Chapter 19 // Contents
WHY I CONVERTED TO
THE ORTHODOX FAITH
In the summer of 1972, Father George began to collect all the relevant information required for his accession to the Orthodox Church. His thoughts went directly to Cyril Dragomitrovich the priest-monk he had met in Rome, so he wrote to him. Father Cyril was a fiery Orthodox priest, honest and direct, and completely dedicated to his church. He believed that it was worth "saving" Father George, so he immediately began the initial steps to satisfying Father George's wishes in joining the Orthodox Church. He arranged a meeting between an Orthodox bishop and Father George, he insured that the conditions for the theological preparations were available, and he found a monastery in Serbia where Father George could quietly wait for the big moment to arrive.
Soon after, Father George went to meet the bishop, as he knew that Father Cyril would accept no objections. Before leaving Comano, he wrote a long letter to his friends, writing: "The faith which gives meaning to a Christian life can only be found travelling on the path of honesty and authenticity. In truth, we must always be honest with ourselves. Deep down in our soul, we feel that we have been created in the image of God, and from deep inside us rises the love and the obsession that leads us to Him. For many years now, and without my realizing it, a strong force has pulled me towards the True faith, which is Orthodoxy, and which is both human and holy, the Orthodox Church will answer any and all our requests, such as: in our quest for life - because it seriously believes in the resurrection, which is empirically tested in this here life; in freedom - because it recognizes the personality and the synodical plurality; and in love - because it does not emasculate the soul. Reflecting back emotionally, I realize that divine providence guided me throughout the avenues of my life to lead me to these discoveries. Orthodoxy opened up my eyes, to be able to interpret the gambols of the heart and the apprehensions of the brain. Thus, I have reached an animated and alive theology, which is very rare for our times. An intellectual lady once wrote to me, just before she died: "I am very happy that 1 am Orthodox, and I feel an endless peace". This endless peace is what I also want to find. And I'm praying for the whole world".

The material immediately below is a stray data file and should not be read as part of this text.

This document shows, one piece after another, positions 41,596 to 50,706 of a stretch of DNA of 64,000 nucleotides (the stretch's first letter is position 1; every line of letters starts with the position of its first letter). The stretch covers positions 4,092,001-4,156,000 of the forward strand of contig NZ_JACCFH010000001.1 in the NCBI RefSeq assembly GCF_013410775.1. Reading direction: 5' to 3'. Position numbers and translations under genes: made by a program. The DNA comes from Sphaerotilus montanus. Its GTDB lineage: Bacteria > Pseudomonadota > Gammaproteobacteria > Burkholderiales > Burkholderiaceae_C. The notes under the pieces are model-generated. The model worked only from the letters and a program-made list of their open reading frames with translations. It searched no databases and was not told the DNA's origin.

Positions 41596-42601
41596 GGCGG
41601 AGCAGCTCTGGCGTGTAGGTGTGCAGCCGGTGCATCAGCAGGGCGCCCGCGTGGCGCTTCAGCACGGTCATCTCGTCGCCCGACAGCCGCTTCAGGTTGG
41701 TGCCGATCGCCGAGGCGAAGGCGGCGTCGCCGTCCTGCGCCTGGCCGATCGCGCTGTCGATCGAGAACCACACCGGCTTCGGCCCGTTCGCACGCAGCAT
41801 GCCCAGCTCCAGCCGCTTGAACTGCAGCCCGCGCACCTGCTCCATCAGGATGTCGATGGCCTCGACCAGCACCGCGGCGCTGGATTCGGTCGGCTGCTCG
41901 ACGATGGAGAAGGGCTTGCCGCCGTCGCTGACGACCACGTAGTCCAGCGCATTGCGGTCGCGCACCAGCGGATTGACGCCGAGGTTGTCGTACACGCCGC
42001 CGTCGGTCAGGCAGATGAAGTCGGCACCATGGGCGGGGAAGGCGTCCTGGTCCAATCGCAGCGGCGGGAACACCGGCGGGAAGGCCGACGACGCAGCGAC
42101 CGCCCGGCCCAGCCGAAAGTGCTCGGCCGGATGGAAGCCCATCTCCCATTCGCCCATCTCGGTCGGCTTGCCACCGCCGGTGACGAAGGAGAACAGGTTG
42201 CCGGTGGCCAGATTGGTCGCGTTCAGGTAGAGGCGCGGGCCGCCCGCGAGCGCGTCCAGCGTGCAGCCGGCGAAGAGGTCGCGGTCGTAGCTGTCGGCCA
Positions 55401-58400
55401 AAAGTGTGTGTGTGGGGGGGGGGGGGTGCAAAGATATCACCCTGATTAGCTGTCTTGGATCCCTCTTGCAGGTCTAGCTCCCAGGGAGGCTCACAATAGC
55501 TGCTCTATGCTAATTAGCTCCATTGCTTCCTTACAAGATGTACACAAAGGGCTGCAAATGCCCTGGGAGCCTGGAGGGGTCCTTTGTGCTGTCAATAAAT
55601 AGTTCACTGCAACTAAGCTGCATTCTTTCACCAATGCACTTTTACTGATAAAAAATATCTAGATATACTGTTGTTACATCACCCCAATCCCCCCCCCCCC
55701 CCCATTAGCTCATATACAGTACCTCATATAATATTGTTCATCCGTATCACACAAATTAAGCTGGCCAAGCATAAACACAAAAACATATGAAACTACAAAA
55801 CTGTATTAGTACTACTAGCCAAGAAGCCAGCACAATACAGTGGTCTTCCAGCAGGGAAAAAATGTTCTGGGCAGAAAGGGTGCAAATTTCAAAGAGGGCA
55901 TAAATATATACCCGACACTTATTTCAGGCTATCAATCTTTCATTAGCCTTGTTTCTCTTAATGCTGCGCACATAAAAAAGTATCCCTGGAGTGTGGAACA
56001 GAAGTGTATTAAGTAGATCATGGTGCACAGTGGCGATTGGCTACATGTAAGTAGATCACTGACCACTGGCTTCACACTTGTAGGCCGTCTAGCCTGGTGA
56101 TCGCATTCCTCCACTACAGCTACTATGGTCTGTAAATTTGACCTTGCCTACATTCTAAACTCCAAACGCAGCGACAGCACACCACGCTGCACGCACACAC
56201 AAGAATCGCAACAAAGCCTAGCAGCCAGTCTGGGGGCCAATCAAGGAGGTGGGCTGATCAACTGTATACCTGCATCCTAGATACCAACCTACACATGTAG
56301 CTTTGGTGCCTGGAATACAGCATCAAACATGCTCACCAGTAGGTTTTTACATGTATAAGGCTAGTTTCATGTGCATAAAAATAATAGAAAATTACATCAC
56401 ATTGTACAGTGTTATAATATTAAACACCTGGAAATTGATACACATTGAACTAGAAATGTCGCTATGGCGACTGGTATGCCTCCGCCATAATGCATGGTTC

With these thoughts, Father George informed all his friends of his entering the Orthodox Church. Towards the end of August, he arrived at the monastery which Father Cyril had recommended, with one suitcase in his possession. He was inside the chapel, where they were celebrating the Assumption of the Virgin Mary, when he was given a registered letter. It was the reply from the Uniate bishop, under whose jurisdiction Father George served the past several years. The contents were somewhat unpleasant and contradictory. The bishop stated that the Uniate bishops now acted autonomously, up to a point, towards the Vatican. But at the same time, he asked if Father George had notified the Eastern Brotherhood, the official Vatican Department which was responsible for such matters. This letter dampened Father George's disposition. He left the chapel and strolled through the village. When he returned, he saw the others trying to kill a snake at the entrance of the chapel. Evil had been conquered. Father George walked into the chapel, happy as a lark.
On September 2nd, 1972, at the age of forty, Father George Pap appeared in front of the Orthodox bishop and read, with trembling hands, his petition to enter the Orthodox faith. He was accepted.
That same day, an Orthodox lady whispered to him:
"You'll see that the Orthodox are no better than the Catholics".
It could be true. It could be happening because the Orthodoxy had the talent of truthfulness but did not gain from it (Matthew 25, 14-30). The Orthodox will probably be punished more than the Catholics on the day of Judgement. They will probably be judged for their nationalism and for their barren ritualism and so on. They will probably be punished because they disregarded the Grace which lived inside Orthodoxy, while the Catholics and the others will probably be saved because they could not find Grace.
Certain people thought then that Father George was just "temporarily passing through" Orthodoxy, and that he had not really converted. He had to fight many battles to prove otherwise, in the two years it took him to become a frocked priest-monk. Many more words could be written in describing the years he spent in preparing for Orthodoxy. But the words of Father Cyril Dragomitrovich eloquently express this discovery of living faith inside the despair and sorrow of this world, with Orthodoxy acting as the humble witness to all this. When this man of God was asked by Father George to help him convert to Orthodoxy, he replied:
"The cross of Orthodoxy is not light, but it will lead you to happiness and salvation".
Chapter 19 // Contents
Page created: 21-7-2008.
Last update: 21-7-2008.